On the social fabric in Narendra Modi’s Gujarat: Nilanjan Mukhopadhyay
This is an excerpt from the chapter, ‘The Enemy Within’ in NIIANJAN MUKHOPADHYAY’s book, Narendra Modi: The Man, The Times.
From the label of “Master Divider” in India Today in January 2003 to the tag of “The Great Polariser” in the Outlook in July 2012 — Narendra Modi’s image remained static: self-declared champion of one community of people. But the strain Gujarat faced in the course of his tenure has increased manifold. Wherever I travelled in Gujarat, there was a clear distinction between “us” and “them”. This difference was articulated by several Hindus every time the conversation veered in this direction. In contrast, counterparts among Muslims denied this. The disagreement with the hypothesis stemmed not from a belief and perception that they faced no discrimination but because of a “fear” that accepting such a viewpoint could be interpreted as levelling an allegation that they were being targeted — a risk no Muslim is willing to take after the post-Godhra violence.
The ever-widening gulf that exists amongst Hindus and Muslims at a social level was unmistakable in two places: first, in Bhuj, the headquarters of Kutch district and the epicentre of the 2001 earthquake that actually began the Modi-era in Gujarat’s narrative. The second place where the tattered social fabric of Gujarat becomes evident is in an outgrown village nearly twenty-five kms away from the heart of Ahmedabad — the spiritual headquarters of a community of people who belong to the Pirana sect.
In Bhuj we are in the office of Kutchmitra — the largest selling Gujarati paper in the district. A reporter who requests anonymity, mentions that Muslims in cities and towns of Kutch no longer cook non-vegetarian food at home. Instead, they go to a few Muslim-run restaurants in colonies where only people from their community live. This was done because of social pressure from Hindus. Kutch incidentally has the highest percentage of Muslims — twenty-one per cent — in the state. The reporter continued his narrative on changed social customs in Kutch in the past decade: whenever there is a marriage in a Muslim family and they wish to invite Hindu business associates (there are no friends across communities — rishta sirf zaroorat ka hee hai — the relationship is purely need-based) — they make a special announcement in the wedding card. There will be a separate — and sanitised — dining hall for “Hindu guests” at the wedding reception.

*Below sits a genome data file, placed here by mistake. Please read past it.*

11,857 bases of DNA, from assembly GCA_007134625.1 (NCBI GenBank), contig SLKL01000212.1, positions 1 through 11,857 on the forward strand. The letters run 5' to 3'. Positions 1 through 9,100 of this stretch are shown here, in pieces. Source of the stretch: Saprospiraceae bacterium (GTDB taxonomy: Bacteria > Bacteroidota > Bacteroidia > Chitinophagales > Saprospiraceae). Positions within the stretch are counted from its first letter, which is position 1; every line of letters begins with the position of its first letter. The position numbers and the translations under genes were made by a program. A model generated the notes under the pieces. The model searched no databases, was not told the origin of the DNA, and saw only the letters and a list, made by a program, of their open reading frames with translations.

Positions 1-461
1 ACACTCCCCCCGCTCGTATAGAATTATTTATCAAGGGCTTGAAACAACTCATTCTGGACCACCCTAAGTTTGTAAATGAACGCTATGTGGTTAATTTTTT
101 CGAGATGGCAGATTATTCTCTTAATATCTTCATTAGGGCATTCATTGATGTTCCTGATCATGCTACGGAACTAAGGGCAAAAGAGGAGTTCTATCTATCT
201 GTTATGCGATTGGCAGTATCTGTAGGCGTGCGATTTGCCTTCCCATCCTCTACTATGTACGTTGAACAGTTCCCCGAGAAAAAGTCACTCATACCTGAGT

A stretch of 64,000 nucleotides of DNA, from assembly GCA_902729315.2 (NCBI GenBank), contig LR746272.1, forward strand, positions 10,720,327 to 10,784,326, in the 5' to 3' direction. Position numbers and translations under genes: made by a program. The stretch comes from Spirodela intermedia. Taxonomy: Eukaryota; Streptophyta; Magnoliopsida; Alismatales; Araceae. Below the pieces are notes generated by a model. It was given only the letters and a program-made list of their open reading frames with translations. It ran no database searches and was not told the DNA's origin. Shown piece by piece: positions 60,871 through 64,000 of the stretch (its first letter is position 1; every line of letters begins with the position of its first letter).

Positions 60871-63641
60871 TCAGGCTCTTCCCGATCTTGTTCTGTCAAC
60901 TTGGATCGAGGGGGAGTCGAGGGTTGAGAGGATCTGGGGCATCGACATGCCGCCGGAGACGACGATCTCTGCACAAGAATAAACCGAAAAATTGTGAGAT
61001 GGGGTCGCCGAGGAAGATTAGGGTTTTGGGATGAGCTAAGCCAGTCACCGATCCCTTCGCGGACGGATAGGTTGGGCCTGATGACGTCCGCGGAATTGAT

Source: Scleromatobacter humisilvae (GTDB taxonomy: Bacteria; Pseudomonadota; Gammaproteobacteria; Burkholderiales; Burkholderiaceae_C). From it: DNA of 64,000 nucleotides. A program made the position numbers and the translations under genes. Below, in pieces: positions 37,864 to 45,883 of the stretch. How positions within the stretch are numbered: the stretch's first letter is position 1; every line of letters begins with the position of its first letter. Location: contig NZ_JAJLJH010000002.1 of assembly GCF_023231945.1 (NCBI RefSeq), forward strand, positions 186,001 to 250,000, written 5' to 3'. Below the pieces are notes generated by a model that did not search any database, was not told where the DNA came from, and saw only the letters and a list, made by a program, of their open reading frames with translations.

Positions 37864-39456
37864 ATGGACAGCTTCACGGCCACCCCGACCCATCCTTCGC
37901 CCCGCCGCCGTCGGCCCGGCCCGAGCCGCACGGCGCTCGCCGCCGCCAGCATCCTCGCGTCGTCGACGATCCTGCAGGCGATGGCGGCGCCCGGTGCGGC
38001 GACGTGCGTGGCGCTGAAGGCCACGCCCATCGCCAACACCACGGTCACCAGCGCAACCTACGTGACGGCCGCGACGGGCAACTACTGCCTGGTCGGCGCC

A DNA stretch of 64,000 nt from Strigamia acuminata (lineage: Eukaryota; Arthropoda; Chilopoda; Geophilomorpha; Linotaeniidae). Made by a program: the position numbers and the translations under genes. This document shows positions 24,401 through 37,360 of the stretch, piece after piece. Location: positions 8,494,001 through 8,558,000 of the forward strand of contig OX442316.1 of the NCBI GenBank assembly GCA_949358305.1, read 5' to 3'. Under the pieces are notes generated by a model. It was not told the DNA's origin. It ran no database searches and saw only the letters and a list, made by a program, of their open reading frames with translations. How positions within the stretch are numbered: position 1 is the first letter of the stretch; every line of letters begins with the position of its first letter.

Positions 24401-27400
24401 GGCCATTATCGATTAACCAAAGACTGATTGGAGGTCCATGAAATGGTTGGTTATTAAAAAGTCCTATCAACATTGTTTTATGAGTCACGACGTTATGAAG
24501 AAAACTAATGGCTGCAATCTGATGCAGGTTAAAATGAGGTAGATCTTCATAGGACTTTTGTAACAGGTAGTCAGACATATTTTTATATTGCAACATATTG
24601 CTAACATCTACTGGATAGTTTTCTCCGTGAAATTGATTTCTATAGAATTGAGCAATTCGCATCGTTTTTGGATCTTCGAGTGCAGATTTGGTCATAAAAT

The second place which testifies to the dramatic transformation of inter-community relationships in Gujarat in the aftermath of the post-Godhra violence is at the shrine in Pirana, on the outskirts of Ahmedabad, whose followers have ancestral roots in Kutch. This religious order was established almost five hundred years ago by Imam Shah, a deviant from Islam who has often been given the tag of a Sufi for want of another label. He set up the sect and initially drew followers from the community of Patels of Anjar Taluka in Kutch. The temporal head of Satyapanthis — as the followers were named — fused practices of Islam with Hindu traditions and evolved a code of his own. The Patels integrated with Muslim followers (Syeds) of Imam Shah who ran his religious order on democratic lines with a governing council taking all key decisions. The council consisted of ten people — seven Patels and three Syeds and the successors of Imam Shah (called Kaka) were selected by mutual consultation over the past five centuries.